Nano-fluorescent probes based on DNA-templated copper nanoclusters for fast sensing of thiocyanate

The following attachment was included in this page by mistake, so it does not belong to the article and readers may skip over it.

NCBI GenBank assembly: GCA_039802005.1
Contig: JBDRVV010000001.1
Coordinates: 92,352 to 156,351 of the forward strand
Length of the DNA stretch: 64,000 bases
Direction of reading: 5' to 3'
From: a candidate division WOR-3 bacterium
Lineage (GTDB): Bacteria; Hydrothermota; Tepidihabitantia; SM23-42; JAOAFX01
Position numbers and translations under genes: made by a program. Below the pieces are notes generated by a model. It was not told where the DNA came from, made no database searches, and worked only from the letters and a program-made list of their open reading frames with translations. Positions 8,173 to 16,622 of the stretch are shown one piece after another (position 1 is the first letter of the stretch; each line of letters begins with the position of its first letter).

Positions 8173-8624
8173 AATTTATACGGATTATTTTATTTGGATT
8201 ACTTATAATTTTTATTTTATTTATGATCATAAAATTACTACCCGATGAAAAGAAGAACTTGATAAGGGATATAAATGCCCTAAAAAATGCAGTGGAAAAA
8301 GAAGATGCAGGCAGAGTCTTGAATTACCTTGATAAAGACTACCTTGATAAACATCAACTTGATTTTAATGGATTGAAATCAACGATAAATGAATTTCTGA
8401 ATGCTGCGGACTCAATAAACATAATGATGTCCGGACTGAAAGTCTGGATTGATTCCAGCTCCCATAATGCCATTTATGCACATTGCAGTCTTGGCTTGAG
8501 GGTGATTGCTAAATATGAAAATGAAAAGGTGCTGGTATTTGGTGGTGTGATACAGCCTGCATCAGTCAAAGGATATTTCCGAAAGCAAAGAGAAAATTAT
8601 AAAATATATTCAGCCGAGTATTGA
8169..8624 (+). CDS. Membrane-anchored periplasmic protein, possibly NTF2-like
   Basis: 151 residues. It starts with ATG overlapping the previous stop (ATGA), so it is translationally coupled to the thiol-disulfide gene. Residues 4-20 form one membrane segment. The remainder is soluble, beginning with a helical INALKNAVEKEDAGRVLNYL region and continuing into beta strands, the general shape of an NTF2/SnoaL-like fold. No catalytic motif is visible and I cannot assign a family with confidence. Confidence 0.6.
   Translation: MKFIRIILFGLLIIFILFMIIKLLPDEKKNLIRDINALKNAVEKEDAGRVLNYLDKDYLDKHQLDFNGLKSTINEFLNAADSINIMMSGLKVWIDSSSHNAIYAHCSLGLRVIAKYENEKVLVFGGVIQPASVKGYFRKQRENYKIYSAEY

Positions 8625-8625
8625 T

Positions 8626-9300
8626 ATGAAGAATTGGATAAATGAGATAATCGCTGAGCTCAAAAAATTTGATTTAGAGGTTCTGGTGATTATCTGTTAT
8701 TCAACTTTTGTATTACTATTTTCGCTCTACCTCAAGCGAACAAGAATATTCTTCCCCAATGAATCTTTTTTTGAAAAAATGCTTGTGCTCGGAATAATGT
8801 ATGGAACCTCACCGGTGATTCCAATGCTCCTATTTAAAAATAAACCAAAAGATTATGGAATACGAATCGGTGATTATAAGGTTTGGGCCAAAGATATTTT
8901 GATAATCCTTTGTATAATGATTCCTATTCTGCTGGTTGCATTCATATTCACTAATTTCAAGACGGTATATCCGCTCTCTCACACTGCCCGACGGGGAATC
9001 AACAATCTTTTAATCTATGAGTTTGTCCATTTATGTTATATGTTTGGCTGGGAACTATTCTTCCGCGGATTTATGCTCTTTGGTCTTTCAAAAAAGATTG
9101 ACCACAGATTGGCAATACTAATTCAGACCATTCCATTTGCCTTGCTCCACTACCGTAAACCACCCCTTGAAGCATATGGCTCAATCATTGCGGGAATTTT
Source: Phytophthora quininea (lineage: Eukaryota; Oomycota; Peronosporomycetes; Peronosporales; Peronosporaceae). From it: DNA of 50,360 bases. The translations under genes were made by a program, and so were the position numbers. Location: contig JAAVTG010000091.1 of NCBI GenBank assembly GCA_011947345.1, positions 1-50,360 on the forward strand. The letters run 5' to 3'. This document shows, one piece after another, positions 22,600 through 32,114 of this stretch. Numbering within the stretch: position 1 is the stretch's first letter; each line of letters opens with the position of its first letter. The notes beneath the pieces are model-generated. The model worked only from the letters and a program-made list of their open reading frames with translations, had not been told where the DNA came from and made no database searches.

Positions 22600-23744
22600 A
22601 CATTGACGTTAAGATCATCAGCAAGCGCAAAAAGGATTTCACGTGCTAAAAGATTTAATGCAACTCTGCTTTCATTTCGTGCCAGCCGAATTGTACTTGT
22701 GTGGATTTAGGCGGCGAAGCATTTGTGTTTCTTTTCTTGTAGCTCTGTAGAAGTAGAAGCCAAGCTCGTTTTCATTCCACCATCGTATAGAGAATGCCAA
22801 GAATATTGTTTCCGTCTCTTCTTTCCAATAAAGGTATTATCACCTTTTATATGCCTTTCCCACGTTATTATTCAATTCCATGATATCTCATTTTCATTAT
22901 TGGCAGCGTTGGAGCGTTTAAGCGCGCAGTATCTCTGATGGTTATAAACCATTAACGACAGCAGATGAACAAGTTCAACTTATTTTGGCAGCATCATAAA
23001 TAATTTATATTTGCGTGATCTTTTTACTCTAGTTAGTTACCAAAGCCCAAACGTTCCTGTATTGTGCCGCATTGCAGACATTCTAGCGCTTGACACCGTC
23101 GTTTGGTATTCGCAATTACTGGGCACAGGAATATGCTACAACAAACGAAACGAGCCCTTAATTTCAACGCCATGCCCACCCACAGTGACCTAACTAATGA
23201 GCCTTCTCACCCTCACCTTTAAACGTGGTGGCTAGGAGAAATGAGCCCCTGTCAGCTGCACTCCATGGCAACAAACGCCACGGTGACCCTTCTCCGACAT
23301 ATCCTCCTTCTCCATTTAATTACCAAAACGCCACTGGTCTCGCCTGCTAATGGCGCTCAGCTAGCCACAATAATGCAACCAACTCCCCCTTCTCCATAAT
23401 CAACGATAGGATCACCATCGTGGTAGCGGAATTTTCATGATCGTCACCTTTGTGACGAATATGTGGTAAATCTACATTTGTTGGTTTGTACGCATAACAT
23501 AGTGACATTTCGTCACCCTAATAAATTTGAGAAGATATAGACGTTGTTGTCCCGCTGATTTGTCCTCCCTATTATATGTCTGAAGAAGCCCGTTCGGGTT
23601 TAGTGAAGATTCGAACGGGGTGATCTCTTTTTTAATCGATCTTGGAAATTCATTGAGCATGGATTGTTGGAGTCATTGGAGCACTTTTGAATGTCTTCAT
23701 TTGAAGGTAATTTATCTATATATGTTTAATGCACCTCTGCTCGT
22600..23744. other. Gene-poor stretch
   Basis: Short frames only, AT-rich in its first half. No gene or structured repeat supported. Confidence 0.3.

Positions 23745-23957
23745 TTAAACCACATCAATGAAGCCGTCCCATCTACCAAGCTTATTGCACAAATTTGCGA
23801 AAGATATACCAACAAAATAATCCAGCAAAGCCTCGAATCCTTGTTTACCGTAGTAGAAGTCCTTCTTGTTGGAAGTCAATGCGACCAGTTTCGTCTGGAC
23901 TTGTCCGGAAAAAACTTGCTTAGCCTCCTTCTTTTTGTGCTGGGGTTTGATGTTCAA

Thiocyanate (SCN−) is a metabolite of cyanide detoxification, which is considered to be a biomarker of environmental tobacco smoke exposure. Herein, a simple, fast and label-free fluorescent sensor was developed to determine SCN− based on the in situ formation of DNA-templated fluorescent copper nanoclusters (CuNCs). Without SCN−, the Cu(II) ions in buffer were reduced by ascorbic acid and then accumulated on the DNA template, showing a high fluorescence. However, in the presence of SCN−, the Cu(II) ions reacted with thiocyanate and then the remaining unreacted Cu(II) ions were reduced by ascorbic acid, producing a small amount of the CuNCs and a weak fluorescence. Several important parameters such as the concentrations of DNA, Cu(II) ions and ascorbic acid were optimized. Under the optimized conditions, the linear range was 10–100 μM and the limit of detection (LOD) was 4.94 μM for thiocyanate assay. Due to the strong chelation between SCN− and the Cu(II) ions, high selectivity was achieved for SCN− detection by this sensor, with practical applications in real water and artificial saliva. The operation process is simple and the signal response of this method to thiocyanate is fast, within a few minutes. Therefore, the developed assay has great potential to determine thiocyanate for the assessment of water safety and human health.